Working with Cloud Storage (S3)

The Arrow C++ library includes a generic filesystem interface and specific implementations for some cloud storage systems. This setup allows various parts of the project to be able to read and write data with different storage backends. In the arrow R package, support has been enabled for AWS S3. This vignette provides an overview of working with S3 data using Arrow.

In Windows and macOS binary packages, S3 support is included. On Linux when installing from source, S3 support is not enabled by default, and it has additional system requirements. See vignette("install", package = "arrow") for details.


File readers and writers (read_parquet(), write_feather(), et al.) accept an S3 URI as the source or destination file, as do open_dataset() and write_dataset(). An S3 URI looks like:


For example, one of the NYC taxi data files used in vignette("dataset", package = "arrow") is found at


Given this URI, you can pass it to read_parquet() just as if it were a local file path:

df <- read_parquet("s3://ursa-labs-taxi-data/2019/06/data.parquet")

Note that this will be slower to read than if the file were local, though if you’re running on a machine in the same AWS region as the file in S3, the cost of reading the data over the network should be much lower.

Creating a FileSystem object

Another way to connect to S3 is to create a FileSystem object once and pass that to the read/write functions. S3FileSystem objects can be created with the s3_bucket() function, which automatically detects the bucket’s AWS region. Additionally, the resulting FileSystem will consider paths relative to the bucket’s path (so for example you don’t need to prefix the bucket path when listing a directory). This may be convenient when dealing with long URIs, and it’s necessary for some options and authentication methods that aren’t supported in the URI format.

With a FileSystem object, you can point to specific files in it with the $path() method. In the previous example, this would look like:

bucket <- s3_bucket("ursa-labs-taxi-data")
df <- read_parquet(bucket$path("2019/06/data.parquet"))

You can list the files and/or directories in an S3 bucket or subdirectory using the $ls() method:


See help(FileSystem) for a list of options that s3_bucket() and S3FileSystem$create() can take. region, scheme, and endpoint_override can be encoded as query parameters in the URI (though region will be auto-detected in s3_bucket() or from the URI if omitted). access_key and secret_key can also be included, but other options are not supported in the URI.

The object that s3_bucket() returns is technically a SubTreeFileSystem, which holds a path and a file system to which it corresponds. SubTreeFileSystems can be useful for holding a reference to a subdirectory somewhere (on S3 or elsewhere).

One way to get a subtree is to call the $cd() method on a FileSystem

june2019 <- bucket$cd("2019/06")
df <- read_parquet(june2019$path("data.parquet"))

SubTreeFileSystem can also be made from a URI:

june2019 <- SubTreeFileSystem$create("s3://ursa-labs-taxi-data/2019/06")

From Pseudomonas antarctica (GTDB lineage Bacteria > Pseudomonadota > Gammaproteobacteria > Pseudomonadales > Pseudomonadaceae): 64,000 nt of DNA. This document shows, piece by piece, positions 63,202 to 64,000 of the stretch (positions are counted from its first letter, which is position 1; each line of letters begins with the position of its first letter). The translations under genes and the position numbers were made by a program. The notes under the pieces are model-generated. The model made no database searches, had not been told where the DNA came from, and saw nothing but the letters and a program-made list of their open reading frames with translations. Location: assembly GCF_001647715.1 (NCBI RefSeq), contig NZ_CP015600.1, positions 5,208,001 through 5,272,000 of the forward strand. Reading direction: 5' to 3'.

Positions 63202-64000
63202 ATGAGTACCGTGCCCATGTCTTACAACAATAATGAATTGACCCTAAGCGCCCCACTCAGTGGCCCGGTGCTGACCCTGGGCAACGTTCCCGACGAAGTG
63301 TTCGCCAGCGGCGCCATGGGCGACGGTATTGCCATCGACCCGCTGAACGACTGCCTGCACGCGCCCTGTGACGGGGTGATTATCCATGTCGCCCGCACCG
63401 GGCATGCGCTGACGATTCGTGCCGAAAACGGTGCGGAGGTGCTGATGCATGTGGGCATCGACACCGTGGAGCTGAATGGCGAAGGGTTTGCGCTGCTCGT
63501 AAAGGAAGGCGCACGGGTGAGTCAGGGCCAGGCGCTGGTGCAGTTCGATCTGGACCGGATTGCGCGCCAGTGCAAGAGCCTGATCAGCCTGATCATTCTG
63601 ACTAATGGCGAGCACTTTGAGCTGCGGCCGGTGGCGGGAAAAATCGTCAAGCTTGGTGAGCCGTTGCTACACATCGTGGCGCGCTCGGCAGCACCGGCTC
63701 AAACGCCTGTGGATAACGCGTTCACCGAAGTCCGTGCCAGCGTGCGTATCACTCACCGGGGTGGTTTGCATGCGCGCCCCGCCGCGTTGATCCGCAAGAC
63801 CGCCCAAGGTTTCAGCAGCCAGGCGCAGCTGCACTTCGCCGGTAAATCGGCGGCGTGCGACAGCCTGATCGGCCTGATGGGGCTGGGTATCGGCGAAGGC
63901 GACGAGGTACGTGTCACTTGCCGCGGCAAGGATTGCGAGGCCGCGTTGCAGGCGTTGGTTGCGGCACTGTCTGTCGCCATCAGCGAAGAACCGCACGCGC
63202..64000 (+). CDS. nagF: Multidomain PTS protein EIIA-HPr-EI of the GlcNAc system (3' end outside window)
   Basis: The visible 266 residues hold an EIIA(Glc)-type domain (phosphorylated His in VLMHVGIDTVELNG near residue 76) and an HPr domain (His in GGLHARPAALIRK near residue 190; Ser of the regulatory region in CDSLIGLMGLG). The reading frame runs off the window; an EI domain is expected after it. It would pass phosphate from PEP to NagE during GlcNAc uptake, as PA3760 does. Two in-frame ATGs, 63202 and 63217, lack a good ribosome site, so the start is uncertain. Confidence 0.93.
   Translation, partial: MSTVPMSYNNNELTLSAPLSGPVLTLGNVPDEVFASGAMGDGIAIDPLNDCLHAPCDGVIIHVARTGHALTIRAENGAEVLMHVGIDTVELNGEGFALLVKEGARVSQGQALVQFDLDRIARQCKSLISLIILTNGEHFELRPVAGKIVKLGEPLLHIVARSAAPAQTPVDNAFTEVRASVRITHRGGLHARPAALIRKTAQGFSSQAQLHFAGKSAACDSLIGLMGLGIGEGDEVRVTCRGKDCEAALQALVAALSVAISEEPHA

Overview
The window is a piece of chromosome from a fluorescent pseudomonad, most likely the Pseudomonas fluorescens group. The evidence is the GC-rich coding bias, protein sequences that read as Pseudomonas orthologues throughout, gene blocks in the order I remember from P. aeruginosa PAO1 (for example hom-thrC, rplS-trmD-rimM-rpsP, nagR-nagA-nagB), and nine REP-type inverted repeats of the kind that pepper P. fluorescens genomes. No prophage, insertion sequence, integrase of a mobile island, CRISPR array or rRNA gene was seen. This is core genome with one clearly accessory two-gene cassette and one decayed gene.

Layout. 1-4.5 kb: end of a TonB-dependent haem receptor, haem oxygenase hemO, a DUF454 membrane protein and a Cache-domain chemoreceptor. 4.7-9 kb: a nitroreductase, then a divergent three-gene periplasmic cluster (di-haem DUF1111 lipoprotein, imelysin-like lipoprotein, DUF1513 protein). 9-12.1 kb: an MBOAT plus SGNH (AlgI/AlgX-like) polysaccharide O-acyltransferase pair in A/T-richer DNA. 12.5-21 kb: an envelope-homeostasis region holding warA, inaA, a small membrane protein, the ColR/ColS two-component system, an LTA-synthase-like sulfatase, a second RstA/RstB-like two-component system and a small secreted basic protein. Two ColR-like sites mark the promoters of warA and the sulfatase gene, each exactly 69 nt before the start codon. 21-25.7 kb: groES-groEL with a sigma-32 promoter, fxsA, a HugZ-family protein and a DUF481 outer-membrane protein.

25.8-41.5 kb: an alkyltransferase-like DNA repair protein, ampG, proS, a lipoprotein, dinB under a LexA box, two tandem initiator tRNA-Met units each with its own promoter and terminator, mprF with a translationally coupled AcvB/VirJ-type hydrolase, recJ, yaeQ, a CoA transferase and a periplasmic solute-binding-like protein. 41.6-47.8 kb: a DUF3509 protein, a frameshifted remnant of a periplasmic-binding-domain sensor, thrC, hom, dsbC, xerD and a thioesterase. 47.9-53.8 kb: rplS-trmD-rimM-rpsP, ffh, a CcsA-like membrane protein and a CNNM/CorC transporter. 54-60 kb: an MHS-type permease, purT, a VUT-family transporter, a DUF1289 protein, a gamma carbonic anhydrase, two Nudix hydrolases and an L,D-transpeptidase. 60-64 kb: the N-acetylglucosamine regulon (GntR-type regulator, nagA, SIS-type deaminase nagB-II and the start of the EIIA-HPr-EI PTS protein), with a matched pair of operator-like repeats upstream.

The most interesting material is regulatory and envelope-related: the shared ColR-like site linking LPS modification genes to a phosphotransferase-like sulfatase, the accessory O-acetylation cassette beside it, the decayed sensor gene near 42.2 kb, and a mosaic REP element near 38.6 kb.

To access private S3 buckets, you need typically need two secret parameters: a access_key, which is like a user id, and secret_key, which is like a token or password. There are a few options for passing these credentials:

Using a proxy server

If you need to use a proxy server to connect to an S3 bucket, you can provide a URI in the form http://user:password@host:port to proxy_options. For example, a local proxy server running on port 1316 can be used like this:

bucket <- s3_bucket("ursa-labs-taxi-data", proxy_options = "http://localhost:1316")

File systems that emulate S3

The S3FileSystem machinery enables you to work with any file system that provides an S3-compatible interface. For example, MinIO is and object-storage server that emulates the S3 API. If you were to run minio server locally with its default settings, you could connect to it with arrow using S3FileSystem like this:

minio <- S3FileSystem$create(
  access_key = "minioadmin",
  secret_key = "minioadmin",
  scheme = "http",
  endpoint_override = "localhost:9000"

or, as a URI, it would be


(note the URL escaping of the : in endpoint_override).

Among other applications, this can be useful for testing out code locally before running on a remote S3 bucket.

Disabling the use of environment variables

As mentioned above, it is possible to make use of environment variables to configure access. However, if you wish to pass in connection details via a URI or alternative methods but also have existing AWS environment variables defined, these may interfere with your session. For example, you may see an error message like:

Error: IOError: When resolving region for bucket 'analysis': AWS Error [code 99]: curlCode: 6, Couldn't resolve host name 

You can unset these environment variables using Sys.unsetenv(), for example:


By default, the AWS SDK tries to retrieve metadata about user configuration, which can cause conficts when passing in connection details via URI (for example when accessing a MINIO bucket). To disable the use of AWS environment variables, you can set environment variable AWS_EC2_METADATA_DISABLED to TRUE.